As part of our 90th anniversary, Workforce is talking to some of the people and organizations that helped influence today's workplace. In this installment, writer Patty Kujawa speaks with David Wray, the retired president of the Plan Sponsor Council of America, on his thoughts about the evolution of defined contribution plans.Read More
A new MetLife survey shows younger employees don't mind paying for a wide array of benefits.Read More
This year's Sept. 7 kickoff date for National 401(k) Day "is a great trigger event for plan sponsors to have the conversation of how to get the most out of your 401(k)," says Chris Augelli, vice president of sales operations at ADP Retirement Services. "But it's not a one-time event. It should be an ongoing dialogue."Read More
'Companies that look great today may not look great tomorrow. It is better for participants not to be overexposed in their retirement plans to company stock,' BrightScope founder Dan Weeks says.Read More
Participants in defined contribution plans should receive the first of two fee-disclosure notices by Aug. 30. This notice should include a listing of all the investments available in the plan as well as the options' fees and historical performance.Read More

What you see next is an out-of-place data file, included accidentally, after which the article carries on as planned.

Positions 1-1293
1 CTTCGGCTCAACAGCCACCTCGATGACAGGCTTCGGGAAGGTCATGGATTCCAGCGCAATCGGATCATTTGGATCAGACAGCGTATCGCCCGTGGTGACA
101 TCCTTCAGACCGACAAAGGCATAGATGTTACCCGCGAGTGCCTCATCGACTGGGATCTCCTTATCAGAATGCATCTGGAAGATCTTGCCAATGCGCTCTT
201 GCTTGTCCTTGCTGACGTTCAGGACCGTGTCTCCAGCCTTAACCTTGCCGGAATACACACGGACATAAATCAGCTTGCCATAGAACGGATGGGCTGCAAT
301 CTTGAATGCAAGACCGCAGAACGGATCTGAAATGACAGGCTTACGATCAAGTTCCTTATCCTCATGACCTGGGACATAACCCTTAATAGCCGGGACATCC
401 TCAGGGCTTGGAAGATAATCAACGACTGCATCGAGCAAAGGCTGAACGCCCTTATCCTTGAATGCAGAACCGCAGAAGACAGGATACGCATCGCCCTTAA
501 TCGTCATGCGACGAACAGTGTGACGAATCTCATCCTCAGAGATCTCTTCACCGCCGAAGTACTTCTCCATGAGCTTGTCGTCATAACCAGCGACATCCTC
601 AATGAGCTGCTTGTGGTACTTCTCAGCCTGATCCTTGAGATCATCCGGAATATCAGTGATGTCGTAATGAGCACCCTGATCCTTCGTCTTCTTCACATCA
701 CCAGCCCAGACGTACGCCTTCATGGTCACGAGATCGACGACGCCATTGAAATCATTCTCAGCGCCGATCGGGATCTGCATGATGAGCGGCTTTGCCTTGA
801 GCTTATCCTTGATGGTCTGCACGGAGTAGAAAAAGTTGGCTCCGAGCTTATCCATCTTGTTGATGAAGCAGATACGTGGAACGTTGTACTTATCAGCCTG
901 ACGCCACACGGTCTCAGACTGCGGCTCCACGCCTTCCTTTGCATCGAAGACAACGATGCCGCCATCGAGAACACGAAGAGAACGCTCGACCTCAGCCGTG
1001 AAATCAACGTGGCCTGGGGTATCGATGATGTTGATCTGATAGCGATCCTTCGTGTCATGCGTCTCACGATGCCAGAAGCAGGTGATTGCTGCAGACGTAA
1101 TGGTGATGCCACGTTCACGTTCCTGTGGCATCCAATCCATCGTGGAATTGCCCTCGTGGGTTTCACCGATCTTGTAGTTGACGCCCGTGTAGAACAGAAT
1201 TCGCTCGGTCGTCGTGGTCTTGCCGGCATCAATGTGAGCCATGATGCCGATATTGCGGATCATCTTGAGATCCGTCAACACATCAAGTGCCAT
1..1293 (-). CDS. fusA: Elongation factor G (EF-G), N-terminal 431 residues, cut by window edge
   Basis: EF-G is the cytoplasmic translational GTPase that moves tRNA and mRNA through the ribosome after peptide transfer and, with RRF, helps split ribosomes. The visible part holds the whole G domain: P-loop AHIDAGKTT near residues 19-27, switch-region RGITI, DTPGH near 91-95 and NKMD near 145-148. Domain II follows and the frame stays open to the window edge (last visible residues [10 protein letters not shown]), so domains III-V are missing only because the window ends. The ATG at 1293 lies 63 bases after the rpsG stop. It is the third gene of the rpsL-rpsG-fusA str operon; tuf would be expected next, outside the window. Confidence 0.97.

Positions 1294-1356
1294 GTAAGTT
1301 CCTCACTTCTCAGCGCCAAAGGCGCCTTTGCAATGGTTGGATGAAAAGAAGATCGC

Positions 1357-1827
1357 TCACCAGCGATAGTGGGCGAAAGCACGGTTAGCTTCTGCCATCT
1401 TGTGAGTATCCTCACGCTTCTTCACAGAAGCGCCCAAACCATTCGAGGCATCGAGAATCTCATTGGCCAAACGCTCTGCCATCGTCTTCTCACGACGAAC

Target date funds and professional investment management services help employers and employees transition from outdated attitudes and methods to fund retirement.Read More
Although financial stress exists for a large number of employees, a recent survey indicates that more people are stashing away enough for life after work.
Although the plan is a separate program from company retirement plans, sponsors often aren't telling their workers about it as a way to improve their benefits.
BayCare Health System of Florida has geared a new retirement savings push toward women after realizing that more than three-quarters of its workforce were female, generic savings seminars were not well attended, and women historically haven't been good savers.
Consultants recommend that workers save 10 to 12 percent of pay annually, but a new study shows that 42 percent of women contribute the lowest amount—1 to 5 percent—of pay to their retirement accounts.